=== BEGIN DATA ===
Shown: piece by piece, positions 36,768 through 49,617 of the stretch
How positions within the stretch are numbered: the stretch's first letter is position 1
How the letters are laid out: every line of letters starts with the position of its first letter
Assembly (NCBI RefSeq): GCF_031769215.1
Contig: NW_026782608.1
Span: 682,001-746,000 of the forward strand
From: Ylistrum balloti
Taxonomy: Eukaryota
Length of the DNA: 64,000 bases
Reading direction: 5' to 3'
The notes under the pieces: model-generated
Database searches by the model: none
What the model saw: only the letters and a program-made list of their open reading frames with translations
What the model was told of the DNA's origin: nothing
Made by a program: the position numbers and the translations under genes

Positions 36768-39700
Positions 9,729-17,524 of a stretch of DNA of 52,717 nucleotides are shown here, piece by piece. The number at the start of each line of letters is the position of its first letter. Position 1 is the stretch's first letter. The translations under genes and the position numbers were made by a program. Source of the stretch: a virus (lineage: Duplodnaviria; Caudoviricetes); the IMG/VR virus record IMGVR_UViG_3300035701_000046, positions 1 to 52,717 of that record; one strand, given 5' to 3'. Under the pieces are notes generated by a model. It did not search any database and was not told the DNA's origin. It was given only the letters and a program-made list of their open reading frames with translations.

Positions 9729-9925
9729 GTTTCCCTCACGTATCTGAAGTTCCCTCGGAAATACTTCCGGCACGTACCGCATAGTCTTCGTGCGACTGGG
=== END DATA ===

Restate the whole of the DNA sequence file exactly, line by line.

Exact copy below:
Shown: piece by piece, positions 36,768 through 49,617 of the stretch
How positions within the stretch are numbered: the stretch's first letter is position 1
How the letters are laid out: every line of letters starts with the position of its first letter
Assembly (NCBI RefSeq): GCF_031769215.1
Contig: NW_026782608.1
Span: 682,001-746,000 of the forward strand
From: Ylistrum balloti
Taxonomy: Eukaryota
Length of the DNA: 64,000 bases
Reading direction: 5' to 3'
The notes under the pieces: model-generated
Database searches by the model: none
What the model saw: only the letters and a program-made list of their open reading frames with translations
What the model was told of the DNA's origin: nothing
Made by a program: the position numbers and the translations under genes

Positions 36768-39700
Positions 9,729-17,524 of a stretch of DNA of 52,717 nucleotides are shown here, piece by piece. The number at the start of each line of letters is the position of its first letter. Position 1 is the stretch's first letter. The translations under genes and the position numbers were made by a program. Source of the stretch: a virus (lineage: Duplodnaviria; Caudoviricetes); the IMG/VR virus record IMGVR_UViG_3300035701_000046, positions 1 to 52,717 of that record; one strand, given 5' to 3'. Under the pieces are notes generated by a model. It did not search any database and was not told the DNA's origin. It was given only the letters and a program-made list of their open reading frames with translations.

Positions 9729-9925
9729 GTTTCCCTCACGTATCTGAAGTTCCCTCGGAAATACTTCCGGCACGTACCGCATAGTCTTCGTGCGACTGGG